Assuming that the above all materialise as anticipated, Scotland should be well placed to develop a land and property infrastructure which will be capable of supporting greatly improved services, including eConveyancing and improved asset management.
What does this mean for Conveyancing practice?
Up to date and readily accessible information on land and property is at the very core of the conveyancing service. It has been argued for many years that it is nonsensical for solicitors to have to have recourse to multiple data sets, some of which may not be comprehensive in their coverage or, indeed, be current. This is not in the best interests of either buyer or seller. Why should they be put at risk? It must surely be the case that in today’s information-based society that all relevant data on land and property is held in a copmprehensive and easily searchable database.This initiative is the catalyst for reform that has been required. Without it, the existing systems would grind on with little or no appetite for change.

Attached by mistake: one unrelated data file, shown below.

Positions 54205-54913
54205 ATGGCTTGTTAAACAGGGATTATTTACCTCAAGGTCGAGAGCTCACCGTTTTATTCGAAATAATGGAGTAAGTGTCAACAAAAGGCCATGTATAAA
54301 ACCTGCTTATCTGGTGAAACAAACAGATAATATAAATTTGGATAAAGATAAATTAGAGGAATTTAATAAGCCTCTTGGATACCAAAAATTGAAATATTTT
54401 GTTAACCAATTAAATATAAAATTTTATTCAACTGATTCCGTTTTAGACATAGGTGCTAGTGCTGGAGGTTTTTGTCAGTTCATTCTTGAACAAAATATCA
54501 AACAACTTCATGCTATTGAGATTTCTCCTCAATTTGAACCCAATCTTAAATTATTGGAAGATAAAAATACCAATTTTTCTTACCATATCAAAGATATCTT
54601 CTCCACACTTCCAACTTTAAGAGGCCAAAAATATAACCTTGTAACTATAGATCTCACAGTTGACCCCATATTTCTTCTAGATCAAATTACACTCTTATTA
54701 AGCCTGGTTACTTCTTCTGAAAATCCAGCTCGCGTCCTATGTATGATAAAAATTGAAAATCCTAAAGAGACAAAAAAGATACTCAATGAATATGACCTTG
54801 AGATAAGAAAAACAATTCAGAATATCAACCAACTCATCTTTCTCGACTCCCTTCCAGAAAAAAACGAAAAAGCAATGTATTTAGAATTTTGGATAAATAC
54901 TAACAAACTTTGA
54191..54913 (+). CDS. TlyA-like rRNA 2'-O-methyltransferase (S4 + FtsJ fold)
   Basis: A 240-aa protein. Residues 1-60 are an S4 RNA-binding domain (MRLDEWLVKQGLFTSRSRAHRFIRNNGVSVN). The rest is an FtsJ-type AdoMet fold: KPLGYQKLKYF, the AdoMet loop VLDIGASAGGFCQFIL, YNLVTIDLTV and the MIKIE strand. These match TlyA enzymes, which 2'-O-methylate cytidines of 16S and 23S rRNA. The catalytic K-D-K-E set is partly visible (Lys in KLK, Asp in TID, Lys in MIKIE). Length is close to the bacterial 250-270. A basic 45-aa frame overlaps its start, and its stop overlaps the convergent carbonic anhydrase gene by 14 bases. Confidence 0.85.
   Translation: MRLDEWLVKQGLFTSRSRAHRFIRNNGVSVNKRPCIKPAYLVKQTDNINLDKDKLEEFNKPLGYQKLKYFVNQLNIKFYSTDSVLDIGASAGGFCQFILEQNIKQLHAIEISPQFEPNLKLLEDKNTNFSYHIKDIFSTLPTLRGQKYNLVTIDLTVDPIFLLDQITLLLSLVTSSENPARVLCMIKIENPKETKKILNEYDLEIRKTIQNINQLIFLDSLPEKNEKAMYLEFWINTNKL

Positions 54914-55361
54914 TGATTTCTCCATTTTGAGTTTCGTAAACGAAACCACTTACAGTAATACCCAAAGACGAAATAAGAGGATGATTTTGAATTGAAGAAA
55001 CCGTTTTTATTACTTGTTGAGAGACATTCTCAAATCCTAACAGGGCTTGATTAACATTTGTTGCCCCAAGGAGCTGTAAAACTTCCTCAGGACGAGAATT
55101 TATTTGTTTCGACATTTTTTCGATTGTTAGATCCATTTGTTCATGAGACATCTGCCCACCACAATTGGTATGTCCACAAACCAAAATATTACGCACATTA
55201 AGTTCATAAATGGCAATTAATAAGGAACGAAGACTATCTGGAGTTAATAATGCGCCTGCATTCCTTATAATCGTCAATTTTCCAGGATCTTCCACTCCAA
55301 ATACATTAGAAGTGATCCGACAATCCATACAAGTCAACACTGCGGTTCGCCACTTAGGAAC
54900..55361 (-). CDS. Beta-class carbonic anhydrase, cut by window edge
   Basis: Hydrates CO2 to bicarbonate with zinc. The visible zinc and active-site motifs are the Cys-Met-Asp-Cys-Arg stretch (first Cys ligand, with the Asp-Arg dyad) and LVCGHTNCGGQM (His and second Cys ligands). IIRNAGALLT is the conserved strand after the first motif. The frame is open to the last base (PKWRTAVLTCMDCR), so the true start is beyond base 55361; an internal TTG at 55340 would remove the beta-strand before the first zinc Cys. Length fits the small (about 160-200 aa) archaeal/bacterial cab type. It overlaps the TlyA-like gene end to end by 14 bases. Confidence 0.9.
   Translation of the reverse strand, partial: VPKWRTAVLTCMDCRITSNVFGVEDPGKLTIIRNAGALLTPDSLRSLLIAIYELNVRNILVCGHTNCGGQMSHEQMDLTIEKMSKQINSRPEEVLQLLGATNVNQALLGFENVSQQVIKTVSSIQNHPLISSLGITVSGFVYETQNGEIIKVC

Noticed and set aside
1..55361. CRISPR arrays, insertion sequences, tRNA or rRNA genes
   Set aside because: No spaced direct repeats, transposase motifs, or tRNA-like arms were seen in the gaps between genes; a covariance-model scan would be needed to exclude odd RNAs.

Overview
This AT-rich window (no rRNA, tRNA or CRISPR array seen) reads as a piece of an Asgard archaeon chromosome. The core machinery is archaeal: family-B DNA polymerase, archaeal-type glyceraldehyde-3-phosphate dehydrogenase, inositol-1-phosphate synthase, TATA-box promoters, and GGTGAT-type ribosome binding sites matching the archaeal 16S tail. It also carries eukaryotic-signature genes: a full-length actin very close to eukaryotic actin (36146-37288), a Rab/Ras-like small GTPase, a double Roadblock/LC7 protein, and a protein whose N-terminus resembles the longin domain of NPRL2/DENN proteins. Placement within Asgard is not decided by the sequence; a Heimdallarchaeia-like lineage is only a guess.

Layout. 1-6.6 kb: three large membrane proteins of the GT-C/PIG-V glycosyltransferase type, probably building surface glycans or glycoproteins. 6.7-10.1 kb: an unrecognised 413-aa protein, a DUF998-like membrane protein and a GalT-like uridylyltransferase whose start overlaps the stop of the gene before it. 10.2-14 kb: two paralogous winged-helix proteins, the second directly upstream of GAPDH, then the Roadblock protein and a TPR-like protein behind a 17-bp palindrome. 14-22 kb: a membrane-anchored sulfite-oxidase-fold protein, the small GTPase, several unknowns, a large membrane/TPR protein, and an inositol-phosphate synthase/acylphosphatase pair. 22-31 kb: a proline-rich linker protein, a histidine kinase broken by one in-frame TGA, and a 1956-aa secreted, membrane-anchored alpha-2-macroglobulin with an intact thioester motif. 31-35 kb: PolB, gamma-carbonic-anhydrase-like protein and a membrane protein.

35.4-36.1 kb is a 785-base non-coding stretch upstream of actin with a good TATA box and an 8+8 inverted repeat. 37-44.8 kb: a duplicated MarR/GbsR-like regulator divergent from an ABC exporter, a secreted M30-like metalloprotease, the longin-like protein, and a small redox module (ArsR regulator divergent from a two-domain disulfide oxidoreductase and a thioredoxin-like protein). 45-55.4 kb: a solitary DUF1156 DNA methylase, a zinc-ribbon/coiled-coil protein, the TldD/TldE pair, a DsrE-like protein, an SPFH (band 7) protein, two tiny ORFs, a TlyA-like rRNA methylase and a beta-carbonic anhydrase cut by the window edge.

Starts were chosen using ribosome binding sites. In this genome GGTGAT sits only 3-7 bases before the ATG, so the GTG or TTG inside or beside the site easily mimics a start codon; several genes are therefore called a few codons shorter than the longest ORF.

It is unclear where the role of the private sector lies in this. Perhaps there might be a case for a form of public/private partnership? This would bring together the pioneering work undertaken to date by the public sector with a number of comprehensive datasets that exist in the private sector. Unifi Scotland (http://unifiscotland.com) is a think tank that was established a number of years ago to look at ways of improving access to and use of data on Land and Property with a view to having a government-backed definitive source of information. Anyone who is interested in contributing to that debate should contact the Chair through the website.
The views expressed in this article are those of the authors and do not represent the views of their respective organisations or of the Scottish Government.
© Greens Property Law Bulletin